A group of local professors, including several from Harvard, met last week to discuss foreign policy issues with a chief adviser to Rep. John B. Anderson (R-III.), three days before the Independent presidential candidate visited Boston on a fund-raising tour.
The meeting--hosted last Wednesday by Richard M. Hunt, senior lecturer on Social Sciences--dealt with Anderson's "main themes in foreign policy and how to address them," Alton Frye, director of policy planning for Anderson, said last night.
Hunt, who declined to discuss details of the discussions, said topics included relations with the Soviet Union, including nuclear arms talks and the Soviet intervention in Afghanistan, the conflict between Iraq and Iran, and defense spending.
About ten professors from area colleges attended the meeting, including Bruce Mazlish, professor of history at the Massachusetts Institute of Technology, who along with Hunt has been coordinating academic activities on Anderson's behalf in the Boston area.
Hunt and Mazlish declined to identify the other participants, including at least one Harvard professor, who are not formally associated with the Anderson effort.
Mazlish and Frye also declined to comment on specific recommendations made at the meeting, but they and Hunt said they were disappointed with the lack of response to Anderson's most recent foreign policy speech, which he gave last week at the Council on Foreign Relations in Chicago.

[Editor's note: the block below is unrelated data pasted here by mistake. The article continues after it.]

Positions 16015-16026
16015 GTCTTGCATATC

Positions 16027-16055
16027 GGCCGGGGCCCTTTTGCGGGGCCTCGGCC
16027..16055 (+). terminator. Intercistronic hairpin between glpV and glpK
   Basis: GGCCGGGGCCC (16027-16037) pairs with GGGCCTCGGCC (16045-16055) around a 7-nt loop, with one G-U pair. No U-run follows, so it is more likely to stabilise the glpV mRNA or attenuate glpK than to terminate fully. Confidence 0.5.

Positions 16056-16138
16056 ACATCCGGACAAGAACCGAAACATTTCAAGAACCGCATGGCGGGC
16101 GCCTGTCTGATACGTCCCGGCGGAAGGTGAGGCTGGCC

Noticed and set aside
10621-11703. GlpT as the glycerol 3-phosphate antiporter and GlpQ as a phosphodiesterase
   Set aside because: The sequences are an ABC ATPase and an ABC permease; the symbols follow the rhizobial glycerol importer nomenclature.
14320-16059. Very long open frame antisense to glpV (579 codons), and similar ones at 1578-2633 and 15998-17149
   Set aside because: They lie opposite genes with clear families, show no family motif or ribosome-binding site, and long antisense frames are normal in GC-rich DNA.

In town for a fundraiser Saturday night at the Institute of Contemporary Art, Anderson attacked the policies of Republican candidate Ronald Reagan and President Carter and said he would continue his "National Unity Campaign."
"We have a chance, we have a legitimate, realistic chance to overtake both Reagan and Carter," Anderson said, discounting polls indicating that he had not been helped by his televised debate with Reagan a week ago Sunday.
Two Harvard professors who have expressed support for Anderson--George Cabot Lodge '50, professor of Business Administration, who was listed as An- derson's vice presidential candidate in Massachusetts before the selection of former Wisconsin Gov. Patrick J. Lucey, and Thomas C. Schelling, Littauer Professor of Political Economy--reportedly did not attend the meeting with Frye